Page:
Summaries and Reflections on Longing to Know: The Philosophy of Knowledge for Ordinary People (Brazos Press, 2003) and Loving to Know: Introducing Covenant Epistemology (Cascade Books, 2011) by Esther Meek

“Longing to know” is part of the human, soul-embodied caring and coping experience of trying to integrate all that we experience into a coherent integrated whole, and is part of the transrational process of worship, either of the Lord or of idols, since who or what we worship explains and reinforces our experience (Meek, 2003:69-74, 76, 94).  Yet Scripture answers the questions that most need to be answered; some of our questions and lines of inquiry are futile and irrelevant (Meek, 2003, p. 78). Scripture interprets and confirms the clues we pick up about reality, whether about beauty or chaos, ethical flourishing or immoral disintegration, and shows them all to be reflections of God’s own nature or teaches us his ways to engage the world in his likeness (Meek, 2003, pp. 93-94).  Authoritative guides help us interpret our experiences in all forms of learning, and we must believe those guides, whether studying religion or science. Thus, we should not posit that only religion requires faith, while science requires reason (Meek, 2003, p. 105). Both require faith in authoritative guides, and also show enough contact with reality to give us confidence that the pattern is true such that we can submit to it and use it to understand and explore the world (Meek, 2003, pp. 139-154). This requires commitment, reverence for our subject of study, patience and humility (Meek, 2003, pp. 175-179). Ultimately, knowing truth is not our initiative in seeking, knowing or finding, but God’s initiative in seeking, knowing and finding us and mankind answering his questions to us (Meek, 2003, pp. 192-196)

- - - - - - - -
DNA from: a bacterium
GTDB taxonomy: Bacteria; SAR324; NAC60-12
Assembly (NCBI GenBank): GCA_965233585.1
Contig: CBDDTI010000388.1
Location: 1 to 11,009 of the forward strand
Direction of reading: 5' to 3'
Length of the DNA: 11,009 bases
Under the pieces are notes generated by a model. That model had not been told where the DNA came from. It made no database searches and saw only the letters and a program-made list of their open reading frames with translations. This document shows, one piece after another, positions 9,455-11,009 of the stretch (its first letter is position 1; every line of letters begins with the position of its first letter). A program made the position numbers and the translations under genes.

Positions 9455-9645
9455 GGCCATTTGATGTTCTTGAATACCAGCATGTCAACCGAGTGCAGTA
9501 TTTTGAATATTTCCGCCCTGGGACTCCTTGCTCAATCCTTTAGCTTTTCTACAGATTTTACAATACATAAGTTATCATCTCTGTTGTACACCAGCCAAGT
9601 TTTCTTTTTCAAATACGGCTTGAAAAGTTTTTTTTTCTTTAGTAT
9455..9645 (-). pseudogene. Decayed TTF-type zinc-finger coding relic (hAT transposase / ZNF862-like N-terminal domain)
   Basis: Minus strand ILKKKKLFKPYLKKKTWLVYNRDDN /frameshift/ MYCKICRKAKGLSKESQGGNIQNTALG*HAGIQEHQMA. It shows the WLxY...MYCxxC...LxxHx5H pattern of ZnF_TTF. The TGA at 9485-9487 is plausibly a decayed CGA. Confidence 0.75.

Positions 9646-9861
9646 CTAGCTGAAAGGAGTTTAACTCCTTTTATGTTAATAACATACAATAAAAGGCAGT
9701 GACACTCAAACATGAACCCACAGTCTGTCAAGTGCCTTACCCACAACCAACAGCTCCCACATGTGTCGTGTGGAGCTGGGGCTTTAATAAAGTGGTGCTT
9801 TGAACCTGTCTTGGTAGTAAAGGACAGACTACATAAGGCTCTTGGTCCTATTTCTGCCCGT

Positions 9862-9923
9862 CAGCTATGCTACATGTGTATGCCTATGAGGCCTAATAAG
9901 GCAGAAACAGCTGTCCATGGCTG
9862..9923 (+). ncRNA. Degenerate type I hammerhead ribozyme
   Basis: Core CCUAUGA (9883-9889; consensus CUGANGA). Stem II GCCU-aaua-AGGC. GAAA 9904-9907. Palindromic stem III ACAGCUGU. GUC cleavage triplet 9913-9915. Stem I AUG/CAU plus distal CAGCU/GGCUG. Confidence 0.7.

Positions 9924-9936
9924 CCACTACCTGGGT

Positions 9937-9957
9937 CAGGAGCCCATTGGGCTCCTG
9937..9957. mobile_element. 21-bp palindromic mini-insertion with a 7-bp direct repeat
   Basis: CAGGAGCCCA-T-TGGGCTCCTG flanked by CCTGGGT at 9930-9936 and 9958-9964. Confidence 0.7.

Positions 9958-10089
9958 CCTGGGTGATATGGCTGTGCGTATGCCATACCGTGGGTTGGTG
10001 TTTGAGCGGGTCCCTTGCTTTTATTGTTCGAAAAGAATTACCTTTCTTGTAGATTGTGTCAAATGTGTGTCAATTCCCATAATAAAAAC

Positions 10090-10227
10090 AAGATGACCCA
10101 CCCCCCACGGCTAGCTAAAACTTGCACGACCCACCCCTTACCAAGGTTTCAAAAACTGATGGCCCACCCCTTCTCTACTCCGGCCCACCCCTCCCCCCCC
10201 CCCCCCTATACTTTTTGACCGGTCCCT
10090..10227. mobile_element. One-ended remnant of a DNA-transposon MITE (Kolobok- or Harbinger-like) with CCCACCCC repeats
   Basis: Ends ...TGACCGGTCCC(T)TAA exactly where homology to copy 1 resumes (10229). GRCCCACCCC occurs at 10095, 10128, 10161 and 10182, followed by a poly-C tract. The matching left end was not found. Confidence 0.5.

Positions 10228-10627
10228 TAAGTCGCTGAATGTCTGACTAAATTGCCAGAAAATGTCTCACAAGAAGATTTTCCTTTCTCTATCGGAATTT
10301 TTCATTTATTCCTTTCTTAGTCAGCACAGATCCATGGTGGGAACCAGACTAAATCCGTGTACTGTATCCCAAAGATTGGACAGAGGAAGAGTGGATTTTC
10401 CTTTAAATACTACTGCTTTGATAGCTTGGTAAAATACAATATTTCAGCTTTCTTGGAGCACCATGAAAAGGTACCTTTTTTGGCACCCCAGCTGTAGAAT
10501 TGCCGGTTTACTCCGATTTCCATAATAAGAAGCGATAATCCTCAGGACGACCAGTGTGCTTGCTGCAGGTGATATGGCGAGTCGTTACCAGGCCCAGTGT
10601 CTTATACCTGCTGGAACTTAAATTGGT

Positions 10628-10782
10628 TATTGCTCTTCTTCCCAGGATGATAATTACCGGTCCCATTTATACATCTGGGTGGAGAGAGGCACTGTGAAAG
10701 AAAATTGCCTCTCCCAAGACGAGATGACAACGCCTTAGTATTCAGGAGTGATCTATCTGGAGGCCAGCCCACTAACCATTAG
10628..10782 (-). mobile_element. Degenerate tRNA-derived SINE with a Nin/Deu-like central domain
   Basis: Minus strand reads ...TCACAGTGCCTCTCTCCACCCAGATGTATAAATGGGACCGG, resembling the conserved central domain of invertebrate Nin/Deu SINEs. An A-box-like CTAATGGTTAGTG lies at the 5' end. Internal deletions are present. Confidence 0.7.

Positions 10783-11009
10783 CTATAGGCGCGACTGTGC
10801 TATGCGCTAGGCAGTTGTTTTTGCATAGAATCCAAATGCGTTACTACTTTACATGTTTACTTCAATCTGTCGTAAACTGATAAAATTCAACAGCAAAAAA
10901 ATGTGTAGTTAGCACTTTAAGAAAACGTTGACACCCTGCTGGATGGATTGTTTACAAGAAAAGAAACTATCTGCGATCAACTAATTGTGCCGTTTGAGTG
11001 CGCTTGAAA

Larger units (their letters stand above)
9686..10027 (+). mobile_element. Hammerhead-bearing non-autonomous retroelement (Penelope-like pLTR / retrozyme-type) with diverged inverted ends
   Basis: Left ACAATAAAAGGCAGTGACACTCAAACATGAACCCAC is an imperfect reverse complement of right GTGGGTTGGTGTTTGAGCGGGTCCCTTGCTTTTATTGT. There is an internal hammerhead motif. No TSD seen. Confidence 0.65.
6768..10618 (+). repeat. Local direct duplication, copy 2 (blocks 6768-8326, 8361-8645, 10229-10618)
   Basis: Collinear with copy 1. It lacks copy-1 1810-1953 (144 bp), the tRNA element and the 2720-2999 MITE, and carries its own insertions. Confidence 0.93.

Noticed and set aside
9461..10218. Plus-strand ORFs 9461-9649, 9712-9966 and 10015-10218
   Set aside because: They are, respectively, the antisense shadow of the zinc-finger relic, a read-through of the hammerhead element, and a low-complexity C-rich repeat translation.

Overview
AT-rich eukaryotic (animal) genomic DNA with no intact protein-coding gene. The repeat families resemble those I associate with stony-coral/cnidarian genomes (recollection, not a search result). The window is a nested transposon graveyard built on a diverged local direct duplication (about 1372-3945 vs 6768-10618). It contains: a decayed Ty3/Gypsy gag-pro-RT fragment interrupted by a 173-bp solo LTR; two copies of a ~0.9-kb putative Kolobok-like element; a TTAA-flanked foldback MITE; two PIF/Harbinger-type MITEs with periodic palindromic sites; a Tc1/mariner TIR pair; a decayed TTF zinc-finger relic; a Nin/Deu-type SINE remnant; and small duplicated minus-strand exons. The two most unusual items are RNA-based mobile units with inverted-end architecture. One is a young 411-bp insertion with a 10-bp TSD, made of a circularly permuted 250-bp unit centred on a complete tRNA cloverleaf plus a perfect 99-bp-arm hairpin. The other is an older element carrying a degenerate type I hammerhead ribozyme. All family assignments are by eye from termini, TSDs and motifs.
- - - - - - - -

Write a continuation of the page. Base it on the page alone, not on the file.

Meek (2011, pp. 400-403, 408-409, 411, 417, 425-468) describes the epistemological etiquette to interpersonal covenant knowing and discovering of reality, such that reality responds favorably to this kind of etiquette with self-disclosure: desire (passive longing, active loving); personal qualities relating to self that are required to know (called composure: knowing and being ourselves as beautiful before God, knowing and comfortable with our healthy self-differentiated virtue, skillfully developing use of our five bodily senses to engage reality and appreciating how body senses confirm correct perception of reality, fidelity to our renewed nature, openness to learn, and embracing pain); personal qualities needed to engage or relate to the yet-to-be-known (called comportment or candidacy: a pledge to invest in, care about learning, trust that the investment is worthwhile, responsible submission-obedience to the reality revealed, humility to receive what is revealed, patience to slowly learn, alert to reflections of God in the reality we find); methods to learn (called strategy: pursue the best means of knowing from the life and words of authoritative guides, developing foundational  competencies and skilled use of tools to grasp new patterns of reality, creative-value-assigning-attention-to the subject, collaboration and active listening, integrate a subsidiary range of knowledge or academic fields looking for unrealized or unexpressed integrative possibilities or interpretations of the reality,[1] indwelling the knowledge to use as a lens to seeing more patterns, as a connected knower, seeing with delight as God sees; and consummation: (in the likeness of the covenant the Creator established and sustains with all creation, developing new loving, creation-caring, transforming friendships and shalom-healing communions with the constitution of reality—blessing all the created world, including ourselves and other people, to be more fully itself/ourselves/themselves, and responsibly voicing or characterizing its/their self-disclosure into the known world, to a cloud of witnesses that accord interpretive value to our efforts—that lead us to ultimate conversation-communion with the Lord, knowing and being known, seeking and being sought out, through the “sacramental” eating and drinking of all reality).